The debate over euthanasia is one of the big questions of our times, with a variety of NGOs, advocacy organizations and medical associations leading the debate over this sensitive moral issue. The choices of a dying person are leveled against the laws surrounding doctors and homicide, creating a very difficult situation. As of June 2016, human euthanasia is legal in the Netherlands, Belgium, Colombia, and Luxembourg, while assisted suicide is legal in Switzerland, Germany, Japan, Canada, and in the US states of Washington, Oregon, Colorado, Vermont, Montana, Washington DC and California.
In an attempt to swing the debate in their favor Down Under, a group called Go Gentle Australia has now made an emotional, disturbing graphic video which has so far caused enormous controversy. The six-minute film, called Stop The Horror, depicts the dying moments of a patient with brain cancer whose health and mental state rapidly deteriorate, culminating in a shocking death. The video has been banned from YouTube and been called “too terrifying” and “virtually unwatchable”. It remains available on the organization’s homepage, however, where a stop button is available should the viewer become too disturbed.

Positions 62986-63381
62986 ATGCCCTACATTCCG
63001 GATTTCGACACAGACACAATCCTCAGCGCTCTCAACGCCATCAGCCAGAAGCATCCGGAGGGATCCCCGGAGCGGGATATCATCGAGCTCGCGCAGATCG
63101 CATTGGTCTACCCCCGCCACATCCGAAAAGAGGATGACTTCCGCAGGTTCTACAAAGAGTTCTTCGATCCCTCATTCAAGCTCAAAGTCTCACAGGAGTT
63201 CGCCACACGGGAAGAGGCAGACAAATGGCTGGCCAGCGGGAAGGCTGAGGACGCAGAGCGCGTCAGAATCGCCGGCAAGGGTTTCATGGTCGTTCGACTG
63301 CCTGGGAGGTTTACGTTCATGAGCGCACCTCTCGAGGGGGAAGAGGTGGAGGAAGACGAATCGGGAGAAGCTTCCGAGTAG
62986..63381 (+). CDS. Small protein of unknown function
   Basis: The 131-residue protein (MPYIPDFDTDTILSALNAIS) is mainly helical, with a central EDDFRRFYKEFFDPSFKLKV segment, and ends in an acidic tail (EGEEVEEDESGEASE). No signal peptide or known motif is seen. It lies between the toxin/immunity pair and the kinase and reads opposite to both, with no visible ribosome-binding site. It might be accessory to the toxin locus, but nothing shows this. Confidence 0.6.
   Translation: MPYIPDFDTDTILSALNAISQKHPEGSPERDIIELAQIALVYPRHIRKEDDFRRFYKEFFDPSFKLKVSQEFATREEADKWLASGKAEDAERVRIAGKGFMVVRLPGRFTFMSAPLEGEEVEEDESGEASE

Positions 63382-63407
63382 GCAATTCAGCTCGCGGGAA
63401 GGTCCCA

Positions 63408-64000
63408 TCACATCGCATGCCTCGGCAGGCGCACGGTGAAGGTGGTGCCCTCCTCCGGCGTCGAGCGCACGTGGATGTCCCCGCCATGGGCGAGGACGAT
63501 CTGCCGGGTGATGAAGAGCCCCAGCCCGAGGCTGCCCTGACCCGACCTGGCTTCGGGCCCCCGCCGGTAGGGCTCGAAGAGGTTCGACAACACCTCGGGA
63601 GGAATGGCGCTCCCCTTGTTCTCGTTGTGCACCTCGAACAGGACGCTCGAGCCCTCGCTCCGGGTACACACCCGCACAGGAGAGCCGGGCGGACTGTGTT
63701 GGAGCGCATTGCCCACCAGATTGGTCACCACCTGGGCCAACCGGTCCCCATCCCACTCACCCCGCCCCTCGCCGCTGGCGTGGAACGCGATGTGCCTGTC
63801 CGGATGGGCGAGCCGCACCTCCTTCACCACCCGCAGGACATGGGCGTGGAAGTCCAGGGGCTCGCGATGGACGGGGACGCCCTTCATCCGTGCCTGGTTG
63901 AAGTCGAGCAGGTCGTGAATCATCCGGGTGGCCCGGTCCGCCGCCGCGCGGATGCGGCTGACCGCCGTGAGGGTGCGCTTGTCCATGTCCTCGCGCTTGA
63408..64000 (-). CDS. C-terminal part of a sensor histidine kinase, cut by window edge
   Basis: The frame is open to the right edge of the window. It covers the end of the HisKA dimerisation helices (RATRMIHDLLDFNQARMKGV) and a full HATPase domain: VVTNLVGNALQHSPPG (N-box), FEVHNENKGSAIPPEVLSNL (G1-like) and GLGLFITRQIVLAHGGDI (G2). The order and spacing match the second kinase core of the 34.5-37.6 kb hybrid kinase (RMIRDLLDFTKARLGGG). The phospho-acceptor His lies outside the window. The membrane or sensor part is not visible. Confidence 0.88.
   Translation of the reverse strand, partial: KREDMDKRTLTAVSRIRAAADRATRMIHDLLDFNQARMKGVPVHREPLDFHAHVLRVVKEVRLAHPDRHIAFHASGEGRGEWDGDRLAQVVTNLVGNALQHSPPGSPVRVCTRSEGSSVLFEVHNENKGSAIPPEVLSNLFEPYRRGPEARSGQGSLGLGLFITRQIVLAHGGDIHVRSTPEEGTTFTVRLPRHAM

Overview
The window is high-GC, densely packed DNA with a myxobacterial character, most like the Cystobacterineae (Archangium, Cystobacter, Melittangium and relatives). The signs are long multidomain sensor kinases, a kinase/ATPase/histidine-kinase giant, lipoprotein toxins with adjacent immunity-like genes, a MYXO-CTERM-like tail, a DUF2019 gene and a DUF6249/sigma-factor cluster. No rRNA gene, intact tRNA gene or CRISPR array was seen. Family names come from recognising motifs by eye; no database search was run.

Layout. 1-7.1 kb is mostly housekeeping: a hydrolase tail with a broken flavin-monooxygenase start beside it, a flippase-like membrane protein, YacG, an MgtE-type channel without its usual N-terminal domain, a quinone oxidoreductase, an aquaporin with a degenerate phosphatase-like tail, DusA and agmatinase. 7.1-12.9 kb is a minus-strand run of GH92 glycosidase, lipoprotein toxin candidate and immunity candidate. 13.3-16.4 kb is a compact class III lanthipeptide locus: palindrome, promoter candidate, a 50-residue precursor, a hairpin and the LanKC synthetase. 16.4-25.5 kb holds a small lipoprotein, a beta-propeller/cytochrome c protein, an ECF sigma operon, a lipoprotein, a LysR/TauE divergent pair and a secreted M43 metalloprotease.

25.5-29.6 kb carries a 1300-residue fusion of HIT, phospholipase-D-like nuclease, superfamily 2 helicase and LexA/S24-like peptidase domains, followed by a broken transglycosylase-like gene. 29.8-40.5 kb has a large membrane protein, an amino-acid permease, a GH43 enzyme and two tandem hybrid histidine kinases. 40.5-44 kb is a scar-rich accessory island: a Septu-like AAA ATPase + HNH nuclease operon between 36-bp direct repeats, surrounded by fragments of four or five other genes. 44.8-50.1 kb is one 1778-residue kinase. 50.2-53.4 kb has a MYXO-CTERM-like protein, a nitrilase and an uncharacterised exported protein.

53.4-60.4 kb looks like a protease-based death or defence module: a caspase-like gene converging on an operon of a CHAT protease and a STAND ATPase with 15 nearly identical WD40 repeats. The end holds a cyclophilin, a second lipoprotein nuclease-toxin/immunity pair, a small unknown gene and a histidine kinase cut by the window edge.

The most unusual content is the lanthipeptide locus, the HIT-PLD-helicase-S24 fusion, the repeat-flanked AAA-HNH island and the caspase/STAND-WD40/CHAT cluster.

Anyone under 18 is advised not to watch the film, which the creators admit has been purposely designed to be as harrowing as to shock people into not looking away from an important issue. Australian MPs have already been shown the film in order to consider changing the legislation on euthanasia.
The short film is an acted-out recreation of the real 2005 death of 56-year-old Australian actor Greg Sims, who died from brain cancer in similar circumstances. It was made with consent from his daughter.